Harder to address and change will be the systemic racism in our country and the roots of the various cults and white power groups who have made it known that – Trump’s election loss (or not) aside – they are not going either quietly or anywhere in the coming years. They have already announced that there is more to come from what we watched in horror on January 6th.
Interest in working for women’s rights, coming to us through email and our website, is growing. We are now able to reorganize several chapters we haven’t had as active for several years. New members are bringing us skills and ideas for growth for which we are very grateful. But there is lots to do. We welcome everyone and want to let you all know your participation means everything to our success.
The Maryland NOW Executive Committee
Sandy Bell, President
Barbara Hays, Executive Vice-President
Jerry Blum, Treasurer
December 30, 2020
Fair Fight works to promote fair elections. It’s that simple. Their work involves engaging voters and building GOTV efforts, educating them about their voting rights, and working with voters to support election reform.
Georgia’s voter maps have been showing quiet signs for several election cycles of new emerging Democratic majorities in the major cities in the state. At the same time, the state’s Republican establishment continued with “business as usual” running elections that were textbook examples of corruption, mismanagement, and above all, instance after instance of voter suppression. It became clear, especially to Stacey Abrams, that the only way to win elections in the state was to educate and mobilize voters. And that, in a nutshell, is what Fair Fight is all about.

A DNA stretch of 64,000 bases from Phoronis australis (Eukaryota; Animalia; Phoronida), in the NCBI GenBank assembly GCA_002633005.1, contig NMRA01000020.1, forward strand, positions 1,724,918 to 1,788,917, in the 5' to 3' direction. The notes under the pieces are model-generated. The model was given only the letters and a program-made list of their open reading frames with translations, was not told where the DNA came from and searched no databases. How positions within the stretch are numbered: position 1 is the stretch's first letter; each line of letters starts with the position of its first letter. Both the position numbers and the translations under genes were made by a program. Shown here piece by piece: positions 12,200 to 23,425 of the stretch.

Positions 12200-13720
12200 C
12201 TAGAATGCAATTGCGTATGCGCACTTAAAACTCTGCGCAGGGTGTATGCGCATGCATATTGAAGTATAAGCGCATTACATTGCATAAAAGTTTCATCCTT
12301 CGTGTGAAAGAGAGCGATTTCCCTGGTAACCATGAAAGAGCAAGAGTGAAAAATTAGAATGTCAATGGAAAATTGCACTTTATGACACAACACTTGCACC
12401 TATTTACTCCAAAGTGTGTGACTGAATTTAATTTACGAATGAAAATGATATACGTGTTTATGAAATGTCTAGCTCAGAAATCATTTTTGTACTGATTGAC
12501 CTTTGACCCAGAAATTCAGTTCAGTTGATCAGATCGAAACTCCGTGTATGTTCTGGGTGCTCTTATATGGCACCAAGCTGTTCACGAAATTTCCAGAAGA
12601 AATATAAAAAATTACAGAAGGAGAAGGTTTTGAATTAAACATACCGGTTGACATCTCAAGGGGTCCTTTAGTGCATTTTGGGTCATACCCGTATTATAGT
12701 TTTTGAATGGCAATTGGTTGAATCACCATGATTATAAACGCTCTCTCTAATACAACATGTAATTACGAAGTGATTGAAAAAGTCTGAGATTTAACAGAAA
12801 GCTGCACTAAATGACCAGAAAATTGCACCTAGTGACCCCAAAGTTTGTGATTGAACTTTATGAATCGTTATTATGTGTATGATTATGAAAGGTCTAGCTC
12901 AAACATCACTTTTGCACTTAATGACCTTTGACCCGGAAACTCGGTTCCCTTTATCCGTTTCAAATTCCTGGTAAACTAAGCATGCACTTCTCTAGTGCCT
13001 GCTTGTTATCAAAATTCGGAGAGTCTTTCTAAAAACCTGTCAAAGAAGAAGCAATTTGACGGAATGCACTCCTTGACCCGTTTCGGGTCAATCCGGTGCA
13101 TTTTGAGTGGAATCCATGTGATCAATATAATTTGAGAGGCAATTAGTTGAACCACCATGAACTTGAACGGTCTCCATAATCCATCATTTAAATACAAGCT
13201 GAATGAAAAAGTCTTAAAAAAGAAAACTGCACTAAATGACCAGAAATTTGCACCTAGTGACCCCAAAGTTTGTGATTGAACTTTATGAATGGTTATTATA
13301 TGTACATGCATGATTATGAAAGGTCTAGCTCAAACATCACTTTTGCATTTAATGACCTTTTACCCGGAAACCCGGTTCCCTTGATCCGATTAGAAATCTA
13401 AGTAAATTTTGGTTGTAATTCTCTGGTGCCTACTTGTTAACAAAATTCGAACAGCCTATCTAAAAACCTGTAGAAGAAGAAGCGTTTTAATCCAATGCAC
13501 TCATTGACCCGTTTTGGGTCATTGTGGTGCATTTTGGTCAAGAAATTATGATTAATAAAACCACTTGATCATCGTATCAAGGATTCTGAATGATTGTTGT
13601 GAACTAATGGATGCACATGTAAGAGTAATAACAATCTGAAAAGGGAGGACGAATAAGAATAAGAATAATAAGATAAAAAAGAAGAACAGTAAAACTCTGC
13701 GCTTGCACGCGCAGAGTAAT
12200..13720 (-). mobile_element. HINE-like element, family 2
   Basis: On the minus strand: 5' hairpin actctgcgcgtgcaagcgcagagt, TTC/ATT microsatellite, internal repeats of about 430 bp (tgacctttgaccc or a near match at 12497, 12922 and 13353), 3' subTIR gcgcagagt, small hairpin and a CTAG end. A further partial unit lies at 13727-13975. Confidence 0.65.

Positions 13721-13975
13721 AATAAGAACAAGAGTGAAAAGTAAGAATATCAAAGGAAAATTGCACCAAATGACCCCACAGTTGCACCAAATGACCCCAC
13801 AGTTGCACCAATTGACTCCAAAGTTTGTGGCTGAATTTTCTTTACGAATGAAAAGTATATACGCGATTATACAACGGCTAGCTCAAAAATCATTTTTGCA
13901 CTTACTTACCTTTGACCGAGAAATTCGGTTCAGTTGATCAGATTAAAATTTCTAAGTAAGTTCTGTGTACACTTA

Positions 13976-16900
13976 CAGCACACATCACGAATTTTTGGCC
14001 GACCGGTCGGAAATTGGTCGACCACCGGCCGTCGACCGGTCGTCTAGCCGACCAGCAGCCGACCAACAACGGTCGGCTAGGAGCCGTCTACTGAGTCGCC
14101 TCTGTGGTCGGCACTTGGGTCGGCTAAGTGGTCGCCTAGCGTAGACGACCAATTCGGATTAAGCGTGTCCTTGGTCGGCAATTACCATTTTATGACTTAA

From a legal perspective, Fair Fight is a “PAC with a Non-Contribution Account” which is also known as a Hybrid PAC. Fair Fight can accept contributions from individuals, corporations, labor organizations, and other political committees which are deposited into a segregated bank account for the purpose of funding – among other things – independent expenditure campaigns and generic voter drives pertaining to federal election candidates. One reason why Maryland NOW chose to contribute to Fair Fight was their focus, not on a particular candidate, but on working to counter voter suppression efforts so rampant in the state.
The stakes in the Special Run-Off Senate Election on January 5 couldn’t be higher. We say that a lot, but in this case it’s really literally true. The balance of power in the U.S. Senate hangs in the balance. If we lose even one of these seats, it’s at least two more years of Mitch McConnell with stalled efforts to overturn the chaos of the Trump Administration. For starters, they’ve already begun work to oppose Biden’s nominations for his administration’s cabinet positions. Or, with a 50-50 tie, the Democrats control the Senate with Vice President Harris on hand to break any tie necessary.